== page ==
IUDs May Be Underused Form of Birth Control
Report Suggests Intrauterine Devices and Implantable Contraceptives Should Be Used by More Women
By Denise Mann
WebMD Health News
Reviewed By Laura J. Martin, MD
June 20, 2011 -- Intrauterine devices (IUDs) and implantable contraceptives may not be popular, but they are among the most reliable contraceptive methods available.
"IUDs and implants should be considered first-line contraceptives for a majority of women," says Eve Espey, MD, MPH, an associate professor of obstetrics and gynecology at the University of New Mexico in Albuquerque. She co-authored a paper on these choices in the American Congress of Obstetricians and Gynecologists' Practice Bulletin.
Still, these methods have never really caught on among women for several reasons, including concern about side effects such as pelvic infections. Fewer than 6% of women in the U.S. used IUDs between 2006 and 2008.
As it stands, condoms and oral contraceptives are most commonly used methods of birth control. "We should be recommending IUDs and contraceptive implants because they are so much more effective at preventing unintended pregnancy than condoms and pills," Espey says.
IUDs and implantable contraceptives do not prevent sexually transmitted diseases (STDs).
The majority of unintended pregnancies among contraceptive users occur because of inconsistent or incorrect contraceptive use, and this is where implants and IUDs stand out from the pack. They are maintenance-free, which means there is virtually no margin of error, she says.
Maintenance-Free Birth Control?
There are two IUDs available in the U.S. Both are small, T-shaped devices made of flexible plastic that are inserted into the uterus during a routine doctor's visit. ParaGard IUD contains copper and is effective for 10 years. Mirena contains a small amount of the hormone progestin and is effective for five years. Both devices prevent a fertilized egg from attaching to the uterine wall. The copper IUD also interferes with the sperm's ability to move through the uterus and into the fallopian tubes.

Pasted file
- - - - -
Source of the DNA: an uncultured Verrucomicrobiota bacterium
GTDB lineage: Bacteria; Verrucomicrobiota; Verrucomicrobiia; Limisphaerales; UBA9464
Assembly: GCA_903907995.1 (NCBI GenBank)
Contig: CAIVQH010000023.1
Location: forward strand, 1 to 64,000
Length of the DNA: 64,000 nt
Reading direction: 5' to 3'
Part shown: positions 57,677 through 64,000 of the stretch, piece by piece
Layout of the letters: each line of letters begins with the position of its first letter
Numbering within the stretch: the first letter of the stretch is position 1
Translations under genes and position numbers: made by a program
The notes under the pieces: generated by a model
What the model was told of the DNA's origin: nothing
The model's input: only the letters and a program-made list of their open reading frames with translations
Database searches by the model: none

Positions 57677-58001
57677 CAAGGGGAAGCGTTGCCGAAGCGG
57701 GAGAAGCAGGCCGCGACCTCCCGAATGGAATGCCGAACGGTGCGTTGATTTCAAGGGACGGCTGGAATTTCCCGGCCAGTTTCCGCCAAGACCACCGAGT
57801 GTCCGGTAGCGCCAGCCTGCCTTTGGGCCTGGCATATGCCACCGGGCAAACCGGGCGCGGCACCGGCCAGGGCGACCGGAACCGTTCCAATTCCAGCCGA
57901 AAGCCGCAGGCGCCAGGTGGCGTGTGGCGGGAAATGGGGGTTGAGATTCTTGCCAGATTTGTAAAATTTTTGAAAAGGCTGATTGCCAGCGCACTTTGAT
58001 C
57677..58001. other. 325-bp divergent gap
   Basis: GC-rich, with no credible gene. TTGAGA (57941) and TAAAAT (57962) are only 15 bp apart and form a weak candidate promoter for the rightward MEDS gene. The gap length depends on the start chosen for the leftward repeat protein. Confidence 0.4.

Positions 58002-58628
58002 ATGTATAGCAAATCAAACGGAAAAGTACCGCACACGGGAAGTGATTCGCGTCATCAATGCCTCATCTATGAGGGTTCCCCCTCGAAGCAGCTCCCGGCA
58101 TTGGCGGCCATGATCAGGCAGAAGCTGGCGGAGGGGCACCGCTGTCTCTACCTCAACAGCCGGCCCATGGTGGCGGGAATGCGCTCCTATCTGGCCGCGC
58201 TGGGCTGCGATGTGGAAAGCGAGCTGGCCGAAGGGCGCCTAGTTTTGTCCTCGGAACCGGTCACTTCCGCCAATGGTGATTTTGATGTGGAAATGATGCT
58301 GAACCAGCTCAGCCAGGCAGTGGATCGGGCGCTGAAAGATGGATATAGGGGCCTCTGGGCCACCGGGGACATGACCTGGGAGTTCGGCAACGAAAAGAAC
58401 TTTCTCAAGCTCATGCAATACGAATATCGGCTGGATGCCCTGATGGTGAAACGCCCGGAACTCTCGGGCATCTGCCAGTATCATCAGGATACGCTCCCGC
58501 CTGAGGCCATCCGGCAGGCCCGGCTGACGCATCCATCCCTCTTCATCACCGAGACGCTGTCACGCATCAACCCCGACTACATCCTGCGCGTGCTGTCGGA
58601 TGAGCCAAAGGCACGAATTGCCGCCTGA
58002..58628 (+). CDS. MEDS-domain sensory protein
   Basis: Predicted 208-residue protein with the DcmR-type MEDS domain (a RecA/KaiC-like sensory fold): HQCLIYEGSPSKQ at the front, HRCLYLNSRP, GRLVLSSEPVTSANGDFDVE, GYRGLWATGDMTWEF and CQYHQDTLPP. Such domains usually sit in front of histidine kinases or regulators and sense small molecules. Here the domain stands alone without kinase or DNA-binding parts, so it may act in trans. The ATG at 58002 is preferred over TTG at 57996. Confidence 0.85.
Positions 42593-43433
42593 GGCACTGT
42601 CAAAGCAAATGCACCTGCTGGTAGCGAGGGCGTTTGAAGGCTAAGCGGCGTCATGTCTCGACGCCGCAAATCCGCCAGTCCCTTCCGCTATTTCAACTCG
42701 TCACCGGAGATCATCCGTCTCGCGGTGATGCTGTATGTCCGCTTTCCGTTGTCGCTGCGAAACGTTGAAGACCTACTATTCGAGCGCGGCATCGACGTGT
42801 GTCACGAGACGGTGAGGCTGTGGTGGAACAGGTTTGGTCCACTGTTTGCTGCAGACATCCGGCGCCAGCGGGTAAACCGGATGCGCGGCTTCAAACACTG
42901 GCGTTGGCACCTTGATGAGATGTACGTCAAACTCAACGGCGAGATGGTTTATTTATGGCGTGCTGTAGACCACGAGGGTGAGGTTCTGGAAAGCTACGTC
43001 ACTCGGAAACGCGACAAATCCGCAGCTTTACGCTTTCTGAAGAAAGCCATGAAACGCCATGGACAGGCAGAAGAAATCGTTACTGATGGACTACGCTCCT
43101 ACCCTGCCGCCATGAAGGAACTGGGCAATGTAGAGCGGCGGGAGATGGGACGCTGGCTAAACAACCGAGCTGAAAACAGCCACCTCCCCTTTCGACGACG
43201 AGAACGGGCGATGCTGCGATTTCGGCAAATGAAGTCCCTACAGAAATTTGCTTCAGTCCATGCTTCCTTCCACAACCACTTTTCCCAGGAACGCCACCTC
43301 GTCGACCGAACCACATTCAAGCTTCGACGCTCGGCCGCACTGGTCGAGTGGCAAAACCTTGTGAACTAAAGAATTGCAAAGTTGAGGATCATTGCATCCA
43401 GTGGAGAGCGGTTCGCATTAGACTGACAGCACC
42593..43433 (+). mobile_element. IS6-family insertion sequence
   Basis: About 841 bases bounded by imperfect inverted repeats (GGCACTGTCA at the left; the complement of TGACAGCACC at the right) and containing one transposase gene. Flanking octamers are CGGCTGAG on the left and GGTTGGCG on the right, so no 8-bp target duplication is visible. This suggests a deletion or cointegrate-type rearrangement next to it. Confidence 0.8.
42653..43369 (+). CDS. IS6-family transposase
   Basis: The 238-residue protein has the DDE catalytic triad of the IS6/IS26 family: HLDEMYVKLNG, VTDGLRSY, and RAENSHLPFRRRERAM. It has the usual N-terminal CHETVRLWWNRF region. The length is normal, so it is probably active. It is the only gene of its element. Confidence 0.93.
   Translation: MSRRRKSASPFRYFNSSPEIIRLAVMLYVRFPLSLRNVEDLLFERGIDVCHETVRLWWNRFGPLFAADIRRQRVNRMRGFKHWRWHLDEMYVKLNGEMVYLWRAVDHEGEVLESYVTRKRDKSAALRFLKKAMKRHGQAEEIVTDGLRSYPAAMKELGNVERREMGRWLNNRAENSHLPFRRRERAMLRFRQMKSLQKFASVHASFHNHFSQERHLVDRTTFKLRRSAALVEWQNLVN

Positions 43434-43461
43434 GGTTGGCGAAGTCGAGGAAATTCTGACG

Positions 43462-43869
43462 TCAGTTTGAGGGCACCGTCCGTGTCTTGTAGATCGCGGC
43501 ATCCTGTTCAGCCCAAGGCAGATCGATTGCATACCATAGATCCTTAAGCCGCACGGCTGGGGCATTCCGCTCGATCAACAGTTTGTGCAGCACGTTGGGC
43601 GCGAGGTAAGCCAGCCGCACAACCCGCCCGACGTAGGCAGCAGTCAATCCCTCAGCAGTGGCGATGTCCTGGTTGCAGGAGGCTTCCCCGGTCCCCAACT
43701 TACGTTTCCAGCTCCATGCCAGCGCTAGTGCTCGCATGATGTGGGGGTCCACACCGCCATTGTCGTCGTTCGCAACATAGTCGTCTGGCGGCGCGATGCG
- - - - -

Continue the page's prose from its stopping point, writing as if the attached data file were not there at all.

"These both have a tremendous safety record and well-known acceptability by patients," she says. Espey says she checks the copper IUD after five to 10 years.
"If Mirena fails, you will go back to regular, heavy menstrual period, so it may be obvious," she says.
Implanon is a single-rod contraceptive implant that inserted under the skin of the upper arm that releases the hormone progestin over a three year period. "You can feel it, so I don't recommend a lot in the way of checking," she says.
Matching Women With the Right Birth Control
Steven Goldstein, MD, a professor of obstetrics and gynecology at New York University Langone Medical Center in New York City, agrees that IUDs are underused.
The over-arching issue is one of compliance, he says. "IUDs and implantable contraceptives are most effective because they have no aspect of patient compliance, but when birth control pills are used properly, they are more effective than IUDs."
"IUDs have gotten bad rap and they don't deserve it, and for the right women at the right time, they are a godsend," he says.
In the 1980s, an IUD called the Dalkon Shield was linked to increased risk for pelvic infections in some women. The company was ultimately forced out of business due to lawsuits. As a result, many women may still have lingering concerns over IUD safety.
"I recommend IUDs to women in stable monogamous relationships who have had a child already," Goldstein says. IUDs are still effective in women who have not had children, but they are easier to insert in women whose uterus has expanded as a result of a previous pregnancy.
Monogamy is important if you are considering an IUD, he says. "If you catch an STD, the IUD can serve as wick to help spread it and can end up with a severe pelvic infection and infertility," he says. (Condoms will also reduce the risk of developing an STD).
"It is about matching the right women with the right contraceptive method," he says. "We need to individualize the contraceptive benefits and non-contraceptive benefits and risks to the patient. It's not one-size-fits-all."
Eve Espey, MD, MPH, associate professor, obstetrics and gynecology, University of New Mexico Albuquerque.
Steven Goldstein, MD, professor, obstetrics and gynecology, New York University Langone Medical Center, New York City.
American Congress of Obstetricians and Gynecologists, Practice Bulletin, July 2011.
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